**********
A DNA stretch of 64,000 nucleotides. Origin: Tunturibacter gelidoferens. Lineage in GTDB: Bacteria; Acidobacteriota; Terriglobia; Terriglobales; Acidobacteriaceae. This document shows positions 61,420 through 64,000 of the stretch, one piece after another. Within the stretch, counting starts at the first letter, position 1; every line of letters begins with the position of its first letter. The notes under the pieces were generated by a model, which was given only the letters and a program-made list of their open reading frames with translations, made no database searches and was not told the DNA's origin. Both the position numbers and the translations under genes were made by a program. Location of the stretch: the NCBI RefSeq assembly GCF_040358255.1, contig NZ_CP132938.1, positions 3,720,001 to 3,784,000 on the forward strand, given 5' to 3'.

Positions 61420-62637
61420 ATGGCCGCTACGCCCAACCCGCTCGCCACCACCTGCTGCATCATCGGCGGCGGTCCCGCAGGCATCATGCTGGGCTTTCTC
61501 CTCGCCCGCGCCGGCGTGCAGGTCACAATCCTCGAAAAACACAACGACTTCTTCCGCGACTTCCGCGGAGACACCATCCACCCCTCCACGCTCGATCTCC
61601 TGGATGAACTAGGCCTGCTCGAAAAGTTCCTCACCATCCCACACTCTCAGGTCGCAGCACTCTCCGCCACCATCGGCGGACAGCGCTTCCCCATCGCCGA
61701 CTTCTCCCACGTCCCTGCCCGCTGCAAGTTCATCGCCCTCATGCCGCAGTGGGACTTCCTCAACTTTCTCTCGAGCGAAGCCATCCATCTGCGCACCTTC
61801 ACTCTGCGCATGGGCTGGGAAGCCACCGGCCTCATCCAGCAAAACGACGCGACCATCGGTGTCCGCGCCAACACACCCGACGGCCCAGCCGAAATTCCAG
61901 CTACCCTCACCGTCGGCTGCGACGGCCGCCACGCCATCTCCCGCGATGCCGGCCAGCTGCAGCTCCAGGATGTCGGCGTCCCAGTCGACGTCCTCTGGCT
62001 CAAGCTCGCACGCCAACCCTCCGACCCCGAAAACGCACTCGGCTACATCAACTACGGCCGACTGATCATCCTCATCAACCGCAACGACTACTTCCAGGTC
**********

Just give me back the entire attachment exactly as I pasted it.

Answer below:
A DNA stretch of 64,000 nucleotides. Origin: Tunturibacter gelidoferens. Lineage in GTDB: Bacteria; Acidobacteriota; Terriglobia; Terriglobales; Acidobacteriaceae. This document shows positions 61,420 through 64,000 of the stretch, one piece after another. Within the stretch, counting starts at the first letter, position 1; every line of letters begins with the position of its first letter. The notes under the pieces were generated by a model, which was given only the letters and a program-made list of their open reading frames with translations, made no database searches and was not told the DNA's origin. Both the position numbers and the translations under genes were made by a program. Location of the stretch: the NCBI RefSeq assembly GCF_040358255.1, contig NZ_CP132938.1, positions 3,720,001 to 3,784,000 on the forward strand, given 5' to 3'.

Positions 61420-62637
61420 ATGGCCGCTACGCCCAACCCGCTCGCCACCACCTGCTGCATCATCGGCGGCGGTCCCGCAGGCATCATGCTGGGCTTTCTC
61501 CTCGCCCGCGCCGGCGTGCAGGTCACAATCCTCGAAAAACACAACGACTTCTTCCGCGACTTCCGCGGAGACACCATCCACCCCTCCACGCTCGATCTCC
61601 TGGATGAACTAGGCCTGCTCGAAAAGTTCCTCACCATCCCACACTCTCAGGTCGCAGCACTCTCCGCCACCATCGGCGGACAGCGCTTCCCCATCGCCGA
61701 CTTCTCCCACGTCCCTGCCCGCTGCAAGTTCATCGCCCTCATGCCGCAGTGGGACTTCCTCAACTTTCTCTCGAGCGAAGCCATCCATCTGCGCACCTTC
61801 ACTCTGCGCATGGGCTGGGAAGCCACCGGCCTCATCCAGCAAAACGACGCGACCATCGGTGTCCGCGCCAACACACCCGACGGCCCAGCCGAAATTCCAG
61901 CTACCCTCACCGTCGGCTGCGACGGCCGCCACGCCATCTCCCGCGATGCCGGCCAGCTGCAGCTCCAGGATGTCGGCGTCCCAGTCGACGTCCTCTGGCT
62001 CAAGCTCGCACGCCAACCCTCCGACCCCGAAAACGCACTCGGCTACATCAACTACGGCCGACTGATCATCCTCATCAACCGCAACGACTACTTCCAGGTC